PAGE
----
Fibromyalgia is a common condition. Estimates are that it affects two to four percent of the population. The ratio of females to males affected is nine to one, those suffering usually diagnosed between the age of 20 and 50. For years people who suffer from fibromyalgia have visited multiple doctors and have had multiple tests in order to establish a diagnosis and control their symptoms. Treatment approaches have typically consisted of aerobic exercises, massage, acupuncture, amitriptyline, education, and more recently pharmacologic agents such as duloxetine (Cymbalta), and pregabalin (Lyrica). Management of the pain associated with fibromyalgia has been a multidisciplinary approach with the physical therapist guiding the patient through appropriate exercises, the effect of which facilitates time in deep sleep, and increases patient sense of well-being. Now, evidence shows that the team should also include a yoga instructor.
A study done at York University, published in the Journal of Pain Research suggests that an 8 week program of yoga can reduce pain, improve coping skills, and mindfulness.(1) 22 women with a diagnosis of fibromyalgia who hadn’t done yoga in the previous six months were recruited and enrolled in an eight week hatha yoga program that included two 75 minute sessions per week. Classes consisted of restorative, modified, and some traditional postures, meditation, and breathing exercises. Modifications in postures and sequencing accommodated the special needs of those suffering from fibromyalgia and low intensity postures and props were used to minimize musculoskeletal stresses. This study confirmed previous research showing that yoga reduced pain, fatigue, improved acceptance, coping, and mood. The mechanism of these changes found by this study are related to changes in cortisol levels and mindfulness.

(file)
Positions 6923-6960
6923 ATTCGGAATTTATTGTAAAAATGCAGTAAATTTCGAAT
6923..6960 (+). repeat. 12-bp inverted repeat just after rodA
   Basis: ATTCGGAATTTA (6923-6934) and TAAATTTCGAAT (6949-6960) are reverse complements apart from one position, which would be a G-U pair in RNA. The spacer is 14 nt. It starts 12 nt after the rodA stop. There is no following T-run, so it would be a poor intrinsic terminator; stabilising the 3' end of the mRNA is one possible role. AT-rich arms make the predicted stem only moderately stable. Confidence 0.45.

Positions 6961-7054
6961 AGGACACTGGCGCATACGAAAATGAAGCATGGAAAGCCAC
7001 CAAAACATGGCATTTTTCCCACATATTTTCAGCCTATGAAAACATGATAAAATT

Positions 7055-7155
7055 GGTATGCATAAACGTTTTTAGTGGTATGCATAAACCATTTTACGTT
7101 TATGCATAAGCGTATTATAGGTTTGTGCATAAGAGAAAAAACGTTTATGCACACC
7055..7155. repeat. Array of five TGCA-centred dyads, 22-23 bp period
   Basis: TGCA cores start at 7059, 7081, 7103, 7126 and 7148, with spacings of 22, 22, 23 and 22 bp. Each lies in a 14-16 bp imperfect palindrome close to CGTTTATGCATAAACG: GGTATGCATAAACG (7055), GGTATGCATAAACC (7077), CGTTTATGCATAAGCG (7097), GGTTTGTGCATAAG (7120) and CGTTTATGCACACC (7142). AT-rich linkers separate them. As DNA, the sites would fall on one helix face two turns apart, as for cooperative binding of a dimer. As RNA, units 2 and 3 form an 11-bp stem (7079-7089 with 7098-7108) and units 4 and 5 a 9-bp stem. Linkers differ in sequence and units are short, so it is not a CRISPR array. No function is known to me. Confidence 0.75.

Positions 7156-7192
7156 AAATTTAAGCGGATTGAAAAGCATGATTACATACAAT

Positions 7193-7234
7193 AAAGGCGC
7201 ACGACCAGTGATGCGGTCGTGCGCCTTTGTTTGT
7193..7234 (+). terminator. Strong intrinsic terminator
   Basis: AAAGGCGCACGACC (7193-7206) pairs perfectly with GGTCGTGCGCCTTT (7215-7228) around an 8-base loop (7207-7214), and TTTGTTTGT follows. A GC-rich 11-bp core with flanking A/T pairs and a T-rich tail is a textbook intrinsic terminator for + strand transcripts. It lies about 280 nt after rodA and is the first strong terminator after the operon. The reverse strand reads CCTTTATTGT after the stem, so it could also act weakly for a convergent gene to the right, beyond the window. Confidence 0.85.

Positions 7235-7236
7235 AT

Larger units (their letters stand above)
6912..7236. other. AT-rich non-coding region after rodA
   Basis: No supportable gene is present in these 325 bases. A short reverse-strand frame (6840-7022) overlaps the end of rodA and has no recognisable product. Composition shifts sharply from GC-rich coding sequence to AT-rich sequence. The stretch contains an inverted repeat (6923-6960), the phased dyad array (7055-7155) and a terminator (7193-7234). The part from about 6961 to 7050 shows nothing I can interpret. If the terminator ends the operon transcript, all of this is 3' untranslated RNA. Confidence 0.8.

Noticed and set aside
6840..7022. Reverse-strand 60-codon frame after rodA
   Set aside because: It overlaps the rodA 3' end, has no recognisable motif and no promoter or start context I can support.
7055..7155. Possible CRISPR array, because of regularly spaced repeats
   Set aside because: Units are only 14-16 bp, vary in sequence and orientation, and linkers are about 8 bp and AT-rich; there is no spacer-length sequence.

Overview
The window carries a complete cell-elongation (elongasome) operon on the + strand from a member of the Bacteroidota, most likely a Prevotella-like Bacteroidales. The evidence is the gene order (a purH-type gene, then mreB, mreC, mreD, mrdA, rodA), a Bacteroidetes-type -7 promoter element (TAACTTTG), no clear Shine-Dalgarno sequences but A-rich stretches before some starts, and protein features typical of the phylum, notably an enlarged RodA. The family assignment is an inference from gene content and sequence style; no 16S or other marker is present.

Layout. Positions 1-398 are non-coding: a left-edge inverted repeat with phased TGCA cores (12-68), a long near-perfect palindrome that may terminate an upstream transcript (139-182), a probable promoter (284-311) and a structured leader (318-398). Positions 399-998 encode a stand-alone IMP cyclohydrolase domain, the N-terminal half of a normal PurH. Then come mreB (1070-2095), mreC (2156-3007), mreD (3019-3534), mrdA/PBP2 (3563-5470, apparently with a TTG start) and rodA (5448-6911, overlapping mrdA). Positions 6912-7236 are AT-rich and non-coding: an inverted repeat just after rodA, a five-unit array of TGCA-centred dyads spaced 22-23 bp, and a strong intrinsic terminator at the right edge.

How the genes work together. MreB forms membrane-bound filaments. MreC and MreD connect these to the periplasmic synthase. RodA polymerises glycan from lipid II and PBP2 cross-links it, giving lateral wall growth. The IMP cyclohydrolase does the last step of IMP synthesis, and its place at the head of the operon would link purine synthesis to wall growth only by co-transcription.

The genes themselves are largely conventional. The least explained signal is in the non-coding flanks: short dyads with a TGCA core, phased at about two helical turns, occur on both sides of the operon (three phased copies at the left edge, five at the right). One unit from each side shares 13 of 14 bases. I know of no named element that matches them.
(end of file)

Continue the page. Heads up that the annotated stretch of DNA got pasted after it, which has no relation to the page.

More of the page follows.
The use of a hatha yoga program specifically designed to meet the needs of a fibromyalgia population can reduce pain, and the psychological effects of pain, as well as increase coping, mindfulness and acceptance. The physiological effects of yoga on the pain experience is mediated by a relaxation response that includes lowering of the heart rate, improved digestive function, increased breath volume, and reduction in stress. Now we know that yoga is also capable of normalizing cortisol levels. It is possible that these physiological changes are what contribute to the positive effects of a yoga program on fibromyalgia.
1. K.Curtis, A.Osadchuk, J.Katz. An eight-week yoga intervention is associated with improvements in pain, psychological functioning and mindfulness, and changes in cortisol levels in women with fibromyal.gia. Journal of Pain Research 2011:4 189-201.
Jacquie Durand’s personal journey with fibro